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Roger Guzowski

May 14, 2014

Roger Guzowski

CATEGORIES

Best practices, Operations, Planning, Waste and Recycling

Different Than Home

Communicating Recycling

When you set up a recycling program at a facility (an office building, a theme park, a college campus, or other any other building) one struggle that you often encounter is that some people think they already know everything about recycling because they recycle at home.

But as anyone who works outside the home can tell you on a Monday morning, work is not home. And as anyone who has spent a couple days with the kids at a theme park or on a camping trip at a state forest can tell you, a vacation is not home (some people can tell you that halfway through the car ride there). Nor is an athletic event, a music festival, or a conference center home. So, when it comes to setting up recycling and other sustainable materials management programs in those locations, you are going to have a different program than you do at home.

When you communicate recycling information to your employees or your guests, you don’t just have a recycling program, you have your recycling program. It is different than they are used to at home. The collection logistics are different. The bins are different. You have different types of stuff that you discard, so the stuff you can recycle will likely be different, perhaps dramatically so. How do you communicate that to your guests, employees, or students?

Step 1: Brand your program

By branding your program, you establish it as something new. It sidesteps their “I already know about recycling” barrier rather than challenging it. They may know a ton about recycling at home. You’re not disputing that. But by branding your program, you have served notice that your program is something different than they do at home. It’s something that they don’t yet know. Heck, I have been in this field for decades and have served on more committees than I can even keep track of anymore. Yet, every time I set foot in a new facility, there is a moment where I recognize that I don’t know bunk about recycling in that facility. I don’t know what can be recycled, where it can be recycled, etc., and I have to take a minute to learn. Branding your program helps people come to that same realization.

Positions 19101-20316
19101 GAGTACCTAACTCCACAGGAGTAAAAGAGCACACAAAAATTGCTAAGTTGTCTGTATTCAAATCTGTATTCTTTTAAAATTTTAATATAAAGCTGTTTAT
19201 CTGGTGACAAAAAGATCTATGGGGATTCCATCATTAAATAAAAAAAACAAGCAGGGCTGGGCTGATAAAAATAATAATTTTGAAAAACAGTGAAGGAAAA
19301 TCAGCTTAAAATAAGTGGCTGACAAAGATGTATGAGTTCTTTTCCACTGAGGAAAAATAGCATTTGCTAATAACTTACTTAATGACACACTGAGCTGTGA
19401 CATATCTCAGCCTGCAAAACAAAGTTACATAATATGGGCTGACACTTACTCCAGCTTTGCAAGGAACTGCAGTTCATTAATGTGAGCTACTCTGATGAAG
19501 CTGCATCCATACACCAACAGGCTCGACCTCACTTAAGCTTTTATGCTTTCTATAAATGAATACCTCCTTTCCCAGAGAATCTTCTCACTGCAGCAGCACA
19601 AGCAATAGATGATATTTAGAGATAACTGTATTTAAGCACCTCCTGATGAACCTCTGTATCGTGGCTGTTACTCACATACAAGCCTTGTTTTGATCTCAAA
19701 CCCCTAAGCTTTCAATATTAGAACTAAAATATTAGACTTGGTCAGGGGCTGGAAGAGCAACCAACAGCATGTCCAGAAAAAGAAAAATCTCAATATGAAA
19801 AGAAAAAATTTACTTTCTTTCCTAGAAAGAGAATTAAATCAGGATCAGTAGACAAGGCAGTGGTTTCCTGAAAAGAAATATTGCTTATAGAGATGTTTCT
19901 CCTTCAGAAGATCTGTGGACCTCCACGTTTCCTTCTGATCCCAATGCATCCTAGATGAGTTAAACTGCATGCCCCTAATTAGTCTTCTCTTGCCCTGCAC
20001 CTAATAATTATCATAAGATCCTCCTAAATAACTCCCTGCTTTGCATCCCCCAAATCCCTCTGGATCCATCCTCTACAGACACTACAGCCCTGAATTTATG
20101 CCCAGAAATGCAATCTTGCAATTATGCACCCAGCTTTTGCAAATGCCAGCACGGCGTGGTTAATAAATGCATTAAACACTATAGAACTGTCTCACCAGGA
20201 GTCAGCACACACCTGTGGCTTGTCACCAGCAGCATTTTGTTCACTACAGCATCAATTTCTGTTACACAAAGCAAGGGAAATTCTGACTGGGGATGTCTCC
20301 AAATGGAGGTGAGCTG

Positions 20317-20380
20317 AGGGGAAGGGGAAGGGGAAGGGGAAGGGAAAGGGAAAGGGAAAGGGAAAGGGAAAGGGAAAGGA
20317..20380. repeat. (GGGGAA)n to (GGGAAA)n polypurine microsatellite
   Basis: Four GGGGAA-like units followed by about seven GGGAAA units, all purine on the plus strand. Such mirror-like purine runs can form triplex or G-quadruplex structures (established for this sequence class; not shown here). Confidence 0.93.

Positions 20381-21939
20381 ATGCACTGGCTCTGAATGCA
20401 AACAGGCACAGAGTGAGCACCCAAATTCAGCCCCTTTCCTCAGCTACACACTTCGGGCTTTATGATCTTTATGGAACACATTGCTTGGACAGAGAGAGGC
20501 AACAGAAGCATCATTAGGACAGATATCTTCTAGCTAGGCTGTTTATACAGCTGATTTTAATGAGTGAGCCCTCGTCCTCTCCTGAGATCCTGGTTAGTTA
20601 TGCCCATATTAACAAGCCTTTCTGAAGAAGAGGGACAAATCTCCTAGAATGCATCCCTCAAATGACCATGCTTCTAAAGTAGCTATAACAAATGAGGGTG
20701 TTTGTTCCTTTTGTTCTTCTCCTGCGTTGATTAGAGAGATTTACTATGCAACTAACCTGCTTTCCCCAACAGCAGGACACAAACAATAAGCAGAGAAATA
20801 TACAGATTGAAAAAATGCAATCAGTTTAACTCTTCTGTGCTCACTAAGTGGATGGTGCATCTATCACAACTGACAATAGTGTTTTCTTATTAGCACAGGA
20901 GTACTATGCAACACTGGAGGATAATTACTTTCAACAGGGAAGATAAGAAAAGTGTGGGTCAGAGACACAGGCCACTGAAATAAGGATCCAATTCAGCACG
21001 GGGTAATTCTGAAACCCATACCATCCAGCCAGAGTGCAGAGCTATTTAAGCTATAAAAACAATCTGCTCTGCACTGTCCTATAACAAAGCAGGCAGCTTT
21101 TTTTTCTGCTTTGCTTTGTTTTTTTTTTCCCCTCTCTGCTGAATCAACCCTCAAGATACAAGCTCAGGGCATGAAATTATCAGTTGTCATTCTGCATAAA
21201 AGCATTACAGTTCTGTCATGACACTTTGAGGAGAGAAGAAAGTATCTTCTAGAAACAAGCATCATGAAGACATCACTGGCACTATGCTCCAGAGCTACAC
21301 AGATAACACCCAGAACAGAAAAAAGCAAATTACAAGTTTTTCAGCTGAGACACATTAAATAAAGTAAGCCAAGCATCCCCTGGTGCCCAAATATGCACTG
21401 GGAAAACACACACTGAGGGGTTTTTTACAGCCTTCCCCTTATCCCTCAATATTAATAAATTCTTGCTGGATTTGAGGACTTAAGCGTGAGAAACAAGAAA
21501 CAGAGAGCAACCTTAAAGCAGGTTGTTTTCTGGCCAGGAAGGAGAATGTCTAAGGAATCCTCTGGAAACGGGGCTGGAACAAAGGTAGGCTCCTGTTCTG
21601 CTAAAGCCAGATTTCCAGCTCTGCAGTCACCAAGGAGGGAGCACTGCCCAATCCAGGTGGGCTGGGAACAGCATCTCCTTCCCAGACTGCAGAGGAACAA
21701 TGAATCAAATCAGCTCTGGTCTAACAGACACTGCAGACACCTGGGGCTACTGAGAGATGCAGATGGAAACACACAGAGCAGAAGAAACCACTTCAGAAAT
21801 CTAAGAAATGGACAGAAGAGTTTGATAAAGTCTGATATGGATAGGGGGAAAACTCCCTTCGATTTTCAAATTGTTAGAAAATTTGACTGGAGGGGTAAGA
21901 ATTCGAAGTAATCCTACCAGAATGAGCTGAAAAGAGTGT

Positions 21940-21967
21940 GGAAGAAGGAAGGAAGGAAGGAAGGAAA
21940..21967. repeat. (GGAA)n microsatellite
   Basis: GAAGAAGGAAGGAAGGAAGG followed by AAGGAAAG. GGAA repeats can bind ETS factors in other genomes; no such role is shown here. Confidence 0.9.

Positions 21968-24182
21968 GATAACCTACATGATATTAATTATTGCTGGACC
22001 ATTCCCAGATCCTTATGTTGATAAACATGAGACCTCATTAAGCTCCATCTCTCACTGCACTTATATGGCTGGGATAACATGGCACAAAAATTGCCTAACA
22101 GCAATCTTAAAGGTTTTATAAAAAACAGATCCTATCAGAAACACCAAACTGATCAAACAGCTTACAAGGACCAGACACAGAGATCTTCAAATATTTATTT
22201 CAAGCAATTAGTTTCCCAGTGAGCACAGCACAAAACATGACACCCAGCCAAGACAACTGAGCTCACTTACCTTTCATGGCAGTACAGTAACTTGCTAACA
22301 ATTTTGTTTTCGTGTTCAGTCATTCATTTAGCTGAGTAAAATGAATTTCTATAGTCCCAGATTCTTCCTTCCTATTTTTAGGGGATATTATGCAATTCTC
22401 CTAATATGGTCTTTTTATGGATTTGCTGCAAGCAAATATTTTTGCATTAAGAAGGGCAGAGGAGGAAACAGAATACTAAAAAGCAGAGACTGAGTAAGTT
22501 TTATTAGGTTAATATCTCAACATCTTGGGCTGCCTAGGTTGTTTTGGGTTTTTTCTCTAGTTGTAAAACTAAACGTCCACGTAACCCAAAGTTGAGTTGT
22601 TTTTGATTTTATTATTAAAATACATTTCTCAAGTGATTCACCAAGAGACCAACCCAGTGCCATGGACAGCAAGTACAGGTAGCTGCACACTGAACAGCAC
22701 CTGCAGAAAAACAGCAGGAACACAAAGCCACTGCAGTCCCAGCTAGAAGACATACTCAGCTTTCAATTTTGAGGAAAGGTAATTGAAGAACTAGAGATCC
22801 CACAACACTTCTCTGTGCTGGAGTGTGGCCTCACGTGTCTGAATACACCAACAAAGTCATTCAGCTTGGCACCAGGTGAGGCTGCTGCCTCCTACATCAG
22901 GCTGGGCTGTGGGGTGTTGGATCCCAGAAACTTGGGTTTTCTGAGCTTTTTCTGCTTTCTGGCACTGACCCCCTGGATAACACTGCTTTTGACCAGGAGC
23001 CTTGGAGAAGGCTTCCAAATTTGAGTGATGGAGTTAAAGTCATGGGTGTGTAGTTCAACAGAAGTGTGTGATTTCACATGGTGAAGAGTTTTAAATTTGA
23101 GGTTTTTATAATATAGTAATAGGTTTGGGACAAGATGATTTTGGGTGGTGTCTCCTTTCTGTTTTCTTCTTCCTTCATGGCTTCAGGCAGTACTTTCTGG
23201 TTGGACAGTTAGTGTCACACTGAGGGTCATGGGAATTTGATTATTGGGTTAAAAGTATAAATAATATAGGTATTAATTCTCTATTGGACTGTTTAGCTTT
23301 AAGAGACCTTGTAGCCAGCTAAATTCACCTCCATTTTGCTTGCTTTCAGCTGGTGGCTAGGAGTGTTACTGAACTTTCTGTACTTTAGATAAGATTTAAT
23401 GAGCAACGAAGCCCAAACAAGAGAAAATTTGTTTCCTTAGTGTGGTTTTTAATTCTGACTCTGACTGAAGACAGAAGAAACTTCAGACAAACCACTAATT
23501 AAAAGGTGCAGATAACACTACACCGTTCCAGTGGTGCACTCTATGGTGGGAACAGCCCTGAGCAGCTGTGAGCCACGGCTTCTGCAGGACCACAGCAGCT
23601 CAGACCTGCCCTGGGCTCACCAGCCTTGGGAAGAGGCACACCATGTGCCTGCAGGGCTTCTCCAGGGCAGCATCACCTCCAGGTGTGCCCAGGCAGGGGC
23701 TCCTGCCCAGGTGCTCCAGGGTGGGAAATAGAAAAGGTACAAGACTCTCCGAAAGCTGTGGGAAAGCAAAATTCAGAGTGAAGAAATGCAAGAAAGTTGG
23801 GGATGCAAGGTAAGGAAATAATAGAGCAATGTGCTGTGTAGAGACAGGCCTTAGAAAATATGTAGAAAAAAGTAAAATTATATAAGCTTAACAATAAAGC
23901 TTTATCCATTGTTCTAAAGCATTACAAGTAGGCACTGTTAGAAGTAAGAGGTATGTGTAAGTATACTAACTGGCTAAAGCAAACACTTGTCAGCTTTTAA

Step 2: Where are the bins?

At home, people know where the recycling bins are. At your facility, they don’t. And sometimes, they don’t even know where to begin looking. To avoid that issue, use high-aesthetic bins that can be placed in visible locations so that people can find the bins quickly and easily.

Step 3: What can and can’t be recycled?

Make sure bins are well labeled. If someone has an item in their hand to discard, you want them to be able to quickly identify which bin the item should be placed in. But keep in mind that the labels and images that you use need to be customized to the items you have to discard, because what you have to discard in your facility is different than what you discard at home.

Communicating what can and cannot be recycled may depend on whether you have an open facility (people will be bringing stuff from home or nearby retailers) or a closed facility (security is tight enough that the only thing people will have inside your facility is stuff they bought from a concessions stand or on-site store). If you have a closed facility, you can use images of the items you sell in the concessions and on-site store and link those items to the appropriate recycling, compost, or trash bin. If you have an open facility, you may have to broaden your images and terminology to include other types of stuff that people will typically bring in.

How will you educate people about the recycling program at your facility? When you do, will you recognize that for most people, their frame of reference is how they recycle at home?